A Stop Heathrow sign goes up in Sipton. Photo: Getty Images
Show Hide image

Will the government go to war over Heathrow?

The Davies Report into airport expansion has opted for a third runway at Heathrow - triggering a split at the top of the Tory party.

The Davies Commission into airport expansion has reccomended a third runway at Heathrow, putting the government on a collision course with some of its most senior members. George Osborne, the Chancellor of the Exchequer, is a strong supporter of the third runway, but Theresa May, the Home Secretary, Justine Greening, the Development Secretary,  Greg Hands, the Chief Secretary to the Treasury, and Foreign Secretary Philip Hammond all have seats that are affected by expansion and are likely to strongly oppose expansion.

Greening, who was moved from the Transport brief in 2012 due to her opposition in Heathrow, is thought to be implacably opposed to a third runway, as is Boris Johnson, the Conservative Mayor and newly-installed MP for Ruislip & Uxbridge, and Zac Goldsmith, MP for Richmond and Johnson's likely successor as the Tory standard-bearer in London. Sadiq Khan, one of the Labour candidates for Mayor, is also opposed to Heathrow expansion, although his rivals, Gareth Thomas, David Lammy and Tessa Jowell all back the Davies report. 

Although superficially, the Liberal Democrat wipe-out clears the path for Heathrow expansion - that party is opposed to airport expansion at Heathrow and Gatwick - Conservative insiders believe that the problem has simply taken on a new form. "With them, it was 30 per cent environmentalism, 70 per cent opportunism," says one Conservative, suggesting that constituency pressure may have had more to do with Liberal opposition to Heathrow than green concerns. "Now it's our people who have [these seats]."

The second runway at Gatwick - which the commission has also not ruled out - may prove a more politically palatable option, despite the championing of Heathrow by Sir Howard Davies, the Commission chair. 

Stephen Bush is special correspondent at the New Statesman. His daily briefing, Morning Call, provides a quick and essential guide to domestic and global politics.

Photo: Getty
Show Hide image

What Jeremy Corbyn gets right about the single market

Technically, you can be outside the EU but inside the single market. Philosophically, you're still in the EU.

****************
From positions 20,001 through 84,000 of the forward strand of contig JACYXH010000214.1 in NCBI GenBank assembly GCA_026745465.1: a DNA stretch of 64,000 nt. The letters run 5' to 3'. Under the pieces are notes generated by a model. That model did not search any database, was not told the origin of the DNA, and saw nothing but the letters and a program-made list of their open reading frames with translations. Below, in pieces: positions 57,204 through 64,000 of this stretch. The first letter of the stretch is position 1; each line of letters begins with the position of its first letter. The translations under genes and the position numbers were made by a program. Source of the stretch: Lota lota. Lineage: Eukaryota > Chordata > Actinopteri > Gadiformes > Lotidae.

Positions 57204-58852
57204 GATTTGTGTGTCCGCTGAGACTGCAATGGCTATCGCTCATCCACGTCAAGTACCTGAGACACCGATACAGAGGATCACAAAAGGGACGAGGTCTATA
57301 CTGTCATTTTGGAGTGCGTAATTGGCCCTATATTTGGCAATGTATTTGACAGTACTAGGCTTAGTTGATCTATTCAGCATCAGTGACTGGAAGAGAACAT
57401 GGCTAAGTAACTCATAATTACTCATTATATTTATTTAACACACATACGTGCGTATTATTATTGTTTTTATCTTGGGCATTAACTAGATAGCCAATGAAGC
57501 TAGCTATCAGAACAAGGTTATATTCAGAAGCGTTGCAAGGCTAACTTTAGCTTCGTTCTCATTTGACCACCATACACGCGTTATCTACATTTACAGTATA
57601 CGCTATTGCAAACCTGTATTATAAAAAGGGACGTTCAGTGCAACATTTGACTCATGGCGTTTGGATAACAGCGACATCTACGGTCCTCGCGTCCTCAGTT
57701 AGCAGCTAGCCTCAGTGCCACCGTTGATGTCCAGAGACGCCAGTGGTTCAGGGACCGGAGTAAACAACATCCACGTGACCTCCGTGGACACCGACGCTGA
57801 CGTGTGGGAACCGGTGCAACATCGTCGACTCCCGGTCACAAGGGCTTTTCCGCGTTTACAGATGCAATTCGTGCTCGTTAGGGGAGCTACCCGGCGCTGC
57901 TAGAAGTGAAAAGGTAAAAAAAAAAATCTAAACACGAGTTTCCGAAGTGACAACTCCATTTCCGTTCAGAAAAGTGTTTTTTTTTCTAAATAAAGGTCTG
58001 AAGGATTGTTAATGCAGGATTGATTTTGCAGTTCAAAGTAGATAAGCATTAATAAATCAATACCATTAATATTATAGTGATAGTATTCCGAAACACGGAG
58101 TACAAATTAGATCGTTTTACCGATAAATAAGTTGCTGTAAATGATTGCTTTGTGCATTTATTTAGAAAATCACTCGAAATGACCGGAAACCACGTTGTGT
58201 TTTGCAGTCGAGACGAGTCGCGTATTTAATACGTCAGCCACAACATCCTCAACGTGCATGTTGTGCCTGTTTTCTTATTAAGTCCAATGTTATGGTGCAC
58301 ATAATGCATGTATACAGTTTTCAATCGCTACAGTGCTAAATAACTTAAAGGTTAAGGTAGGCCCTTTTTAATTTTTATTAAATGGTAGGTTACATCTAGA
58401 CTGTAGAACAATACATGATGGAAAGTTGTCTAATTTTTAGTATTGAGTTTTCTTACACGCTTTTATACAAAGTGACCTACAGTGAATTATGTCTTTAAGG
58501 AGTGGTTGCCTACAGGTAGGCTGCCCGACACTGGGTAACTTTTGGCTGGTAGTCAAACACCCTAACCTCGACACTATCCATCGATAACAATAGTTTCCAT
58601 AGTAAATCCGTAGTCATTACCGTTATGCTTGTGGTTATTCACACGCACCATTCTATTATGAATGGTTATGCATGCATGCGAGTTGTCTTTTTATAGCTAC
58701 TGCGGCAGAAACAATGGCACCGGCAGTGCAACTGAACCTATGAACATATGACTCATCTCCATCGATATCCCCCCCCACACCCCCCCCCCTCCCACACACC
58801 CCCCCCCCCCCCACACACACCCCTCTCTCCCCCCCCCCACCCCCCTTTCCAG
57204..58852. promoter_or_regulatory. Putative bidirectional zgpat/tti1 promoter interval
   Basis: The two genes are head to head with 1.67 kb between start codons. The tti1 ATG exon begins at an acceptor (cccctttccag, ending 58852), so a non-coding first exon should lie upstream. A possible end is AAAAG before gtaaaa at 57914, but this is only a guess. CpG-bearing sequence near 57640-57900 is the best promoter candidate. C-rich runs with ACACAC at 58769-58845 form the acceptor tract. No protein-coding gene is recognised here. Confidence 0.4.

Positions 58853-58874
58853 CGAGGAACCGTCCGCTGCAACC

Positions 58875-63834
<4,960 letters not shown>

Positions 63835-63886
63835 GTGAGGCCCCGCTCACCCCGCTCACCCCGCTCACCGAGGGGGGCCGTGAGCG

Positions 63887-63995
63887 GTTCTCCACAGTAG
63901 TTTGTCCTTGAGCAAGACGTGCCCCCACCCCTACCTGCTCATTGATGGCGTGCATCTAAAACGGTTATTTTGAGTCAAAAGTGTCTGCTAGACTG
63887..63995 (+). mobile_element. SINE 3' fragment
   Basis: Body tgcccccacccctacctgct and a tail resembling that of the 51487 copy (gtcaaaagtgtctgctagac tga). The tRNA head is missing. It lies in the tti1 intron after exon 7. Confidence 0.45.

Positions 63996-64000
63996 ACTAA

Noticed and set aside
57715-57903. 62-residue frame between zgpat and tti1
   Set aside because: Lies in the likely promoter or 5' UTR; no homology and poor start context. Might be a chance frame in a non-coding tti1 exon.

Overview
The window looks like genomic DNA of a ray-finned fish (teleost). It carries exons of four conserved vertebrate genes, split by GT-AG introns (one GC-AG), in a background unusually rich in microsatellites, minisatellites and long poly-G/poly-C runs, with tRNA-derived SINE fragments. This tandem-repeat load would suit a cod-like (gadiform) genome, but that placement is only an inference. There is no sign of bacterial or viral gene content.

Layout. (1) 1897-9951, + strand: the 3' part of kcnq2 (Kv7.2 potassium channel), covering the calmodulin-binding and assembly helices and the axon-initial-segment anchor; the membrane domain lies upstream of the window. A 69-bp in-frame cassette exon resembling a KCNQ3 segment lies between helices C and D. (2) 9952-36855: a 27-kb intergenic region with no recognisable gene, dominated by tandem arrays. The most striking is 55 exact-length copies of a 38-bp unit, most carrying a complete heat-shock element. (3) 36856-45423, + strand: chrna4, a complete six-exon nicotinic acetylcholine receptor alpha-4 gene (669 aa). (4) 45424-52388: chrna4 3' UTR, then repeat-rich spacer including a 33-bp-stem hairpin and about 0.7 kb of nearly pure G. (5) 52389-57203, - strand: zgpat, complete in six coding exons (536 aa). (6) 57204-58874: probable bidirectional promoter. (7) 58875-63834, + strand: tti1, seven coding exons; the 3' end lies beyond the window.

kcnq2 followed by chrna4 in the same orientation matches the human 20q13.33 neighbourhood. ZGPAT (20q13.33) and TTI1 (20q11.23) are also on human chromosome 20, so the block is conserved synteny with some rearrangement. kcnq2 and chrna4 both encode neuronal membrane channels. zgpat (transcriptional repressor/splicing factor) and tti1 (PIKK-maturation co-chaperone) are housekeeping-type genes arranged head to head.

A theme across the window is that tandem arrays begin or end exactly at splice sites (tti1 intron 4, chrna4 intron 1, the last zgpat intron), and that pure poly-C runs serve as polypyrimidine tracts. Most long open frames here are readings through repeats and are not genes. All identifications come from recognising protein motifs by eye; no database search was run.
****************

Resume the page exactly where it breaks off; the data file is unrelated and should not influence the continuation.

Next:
I’ve been trying to work out what bothers me about the response to Jeremy Corbyn’s interview on the Andrew Marr programme.

What bothers me about Corbyn’s interview is obvious: the use of the phrase “wholesale importation” to describe people coming from Eastern Europe to the United Kingdom makes them sound like boxes of sugar rather than people. Adding to that, by suggesting that this “importation” had “destroy[ed] conditions”, rather than laying the blame on Britain’s under-enforced and under-regulated labour market, his words were more appropriate to a politician who believes that immigrants are objects to be scapegoated, not people to be served. (Though perhaps that is appropriate for the leader of the Labour Party if recent history is any guide.)

But I’m bothered, too, by the reaction to another part of his interview, in which the Labour leader said that Britain must leave the single market as it leaves the European Union. The response to this, which is technically correct, has been to attack Corbyn as Liechtenstein, Switzerland, Norway and Iceland are members of the single market but not the European Union.

In my view, leaving the single market will make Britain poorer in the short and long term, will immediately render much of Labour’s 2017 manifesto moot and will, in the long run, be a far bigger victory for right-wing politics than any mere election. Corbyn’s view, that the benefits of freeing a British government from the rules of the single market will outweigh the costs, doesn’t seem very likely to me. So why do I feel so uneasy about the claim that you can be a member of the single market and not the European Union?

I think it’s because the difficult truth is that these countries are, de facto, in the European Union in any meaningful sense. By any estimation, the three pillars of Britain’s “Out” vote were, firstly, control over Britain’s borders, aka the end of the free movement of people, secondly, more money for the public realm aka £350m a week for the NHS, and thirdly control over Britain’s own laws. It’s hard to see how, if the United Kingdom continues to be subject to the free movement of people, continues to pay large sums towards the European Union, and continues to have its laws set elsewhere, we have “honoured the referendum result”.

None of which changes my view that leaving the single market would be a catastrophe for the United Kingdom. But retaining Britain’s single market membership starts with making the argument for single market membership, not hiding behind rhetorical tricks about whether or not single market membership was on the ballot last June, when it quite clearly was. 

Stephen Bush is special correspondent at the New Statesman. His daily briefing, Morning Call, provides a quick and essential guide to domestic and global politics.